Lawyer Hulka, Marvel’s new fiasco?

In the most recent chapter of She-Hulk: Attorney Hulka, Disney+’s Jennifer Walters (Tatiana Maslany) attends the wedding of an old acquaintance. The character fully intends to dazzle with his gorgeous green-skinned alter ego, but ends up having another unpleasant experience. The bashing of her human version, a few jokes about her appearance and, at the end, a scene in which the heroine shows off her powers. All this in the midst of a banal atmosphere charged with a certain socio-political commentary.

So far, the series has stuck to the same format week after week. This while including with some frequency the hint that, sooner or later, there will be a major conflict. Of course, he also made it clear that the long-awaited Daredevil cameo played by Charlie Cox will be coming. But, beyond that, the production is a collection of platitudes about sexism and a supposedly fragile feminist view. So little credible and effective that it makes the series an unknown.

Where does its plot go, and does a nine-episode production that’s really nothing more than a comedy make any sense? It’s safe to say that Marvel is trying to shift its register to a lighter tone and pay homage to the iconic comic book the series is based on. Overall, though, She-Hulk: Lawyer Hulka has real trouble fitting all of its pieces into a solid approach.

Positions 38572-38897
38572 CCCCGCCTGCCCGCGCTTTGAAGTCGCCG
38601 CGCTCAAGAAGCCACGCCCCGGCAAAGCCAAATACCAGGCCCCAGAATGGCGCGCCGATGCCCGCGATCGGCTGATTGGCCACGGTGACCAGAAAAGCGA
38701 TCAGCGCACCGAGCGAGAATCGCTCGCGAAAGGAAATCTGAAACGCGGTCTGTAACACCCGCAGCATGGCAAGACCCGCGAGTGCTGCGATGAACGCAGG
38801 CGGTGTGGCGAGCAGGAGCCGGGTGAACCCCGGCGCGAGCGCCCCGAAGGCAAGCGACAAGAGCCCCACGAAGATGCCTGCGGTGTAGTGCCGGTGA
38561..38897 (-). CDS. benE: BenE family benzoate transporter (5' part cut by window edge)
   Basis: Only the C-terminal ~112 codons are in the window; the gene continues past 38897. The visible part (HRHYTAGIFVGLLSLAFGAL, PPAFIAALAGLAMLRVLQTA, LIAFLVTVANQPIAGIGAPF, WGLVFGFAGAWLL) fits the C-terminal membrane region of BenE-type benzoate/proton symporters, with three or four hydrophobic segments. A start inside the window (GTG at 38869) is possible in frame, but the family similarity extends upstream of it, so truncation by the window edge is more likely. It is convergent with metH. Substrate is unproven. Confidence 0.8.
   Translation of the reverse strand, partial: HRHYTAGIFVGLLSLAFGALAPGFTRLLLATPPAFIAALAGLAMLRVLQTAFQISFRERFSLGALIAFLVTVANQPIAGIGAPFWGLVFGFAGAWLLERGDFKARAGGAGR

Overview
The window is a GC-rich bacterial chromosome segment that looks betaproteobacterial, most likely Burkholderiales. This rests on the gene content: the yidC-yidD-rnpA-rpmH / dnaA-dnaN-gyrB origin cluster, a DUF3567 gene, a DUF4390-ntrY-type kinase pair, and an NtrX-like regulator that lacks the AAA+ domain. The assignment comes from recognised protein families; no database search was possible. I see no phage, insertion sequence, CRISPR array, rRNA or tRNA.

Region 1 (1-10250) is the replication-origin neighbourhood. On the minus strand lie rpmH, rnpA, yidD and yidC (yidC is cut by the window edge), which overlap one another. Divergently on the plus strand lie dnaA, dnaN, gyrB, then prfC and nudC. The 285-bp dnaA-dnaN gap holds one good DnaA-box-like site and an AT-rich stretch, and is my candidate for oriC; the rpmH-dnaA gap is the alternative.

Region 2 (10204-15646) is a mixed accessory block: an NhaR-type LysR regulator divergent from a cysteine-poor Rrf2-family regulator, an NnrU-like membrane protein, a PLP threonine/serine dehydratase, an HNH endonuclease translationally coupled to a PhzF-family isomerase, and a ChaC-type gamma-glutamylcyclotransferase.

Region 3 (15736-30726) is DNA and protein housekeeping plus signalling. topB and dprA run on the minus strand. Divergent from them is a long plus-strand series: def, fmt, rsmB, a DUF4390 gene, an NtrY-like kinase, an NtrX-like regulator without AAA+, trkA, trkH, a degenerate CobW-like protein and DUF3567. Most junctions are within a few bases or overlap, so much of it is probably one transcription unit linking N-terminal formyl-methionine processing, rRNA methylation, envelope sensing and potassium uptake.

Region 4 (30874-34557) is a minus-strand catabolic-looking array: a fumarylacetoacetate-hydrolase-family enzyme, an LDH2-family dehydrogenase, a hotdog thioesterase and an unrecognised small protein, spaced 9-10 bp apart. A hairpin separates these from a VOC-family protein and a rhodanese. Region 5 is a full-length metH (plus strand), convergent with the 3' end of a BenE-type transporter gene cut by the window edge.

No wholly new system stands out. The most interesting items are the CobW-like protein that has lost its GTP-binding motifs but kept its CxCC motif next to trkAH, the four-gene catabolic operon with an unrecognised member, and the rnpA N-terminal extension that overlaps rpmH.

She-Hulk: Lawyer Huge Unknown Hulkaa

In the middle of phase four of the irregular saga and the subject of harsh criticism. production seems a particularly low point for Marvel. Even its technical section is an element at the heart of the debate on the ability of the studio to undertake such an ambitious project. The company, which has tripled its streaming content and doubled its theatrical releases, seems to have real difficulty maintaining its quality standard at such a rate of new releases.

Prior to its premiere, early previews of the series showed the production’s poor digital effects. Something which, despite the studio’s promises, did not improve at all once the series was released.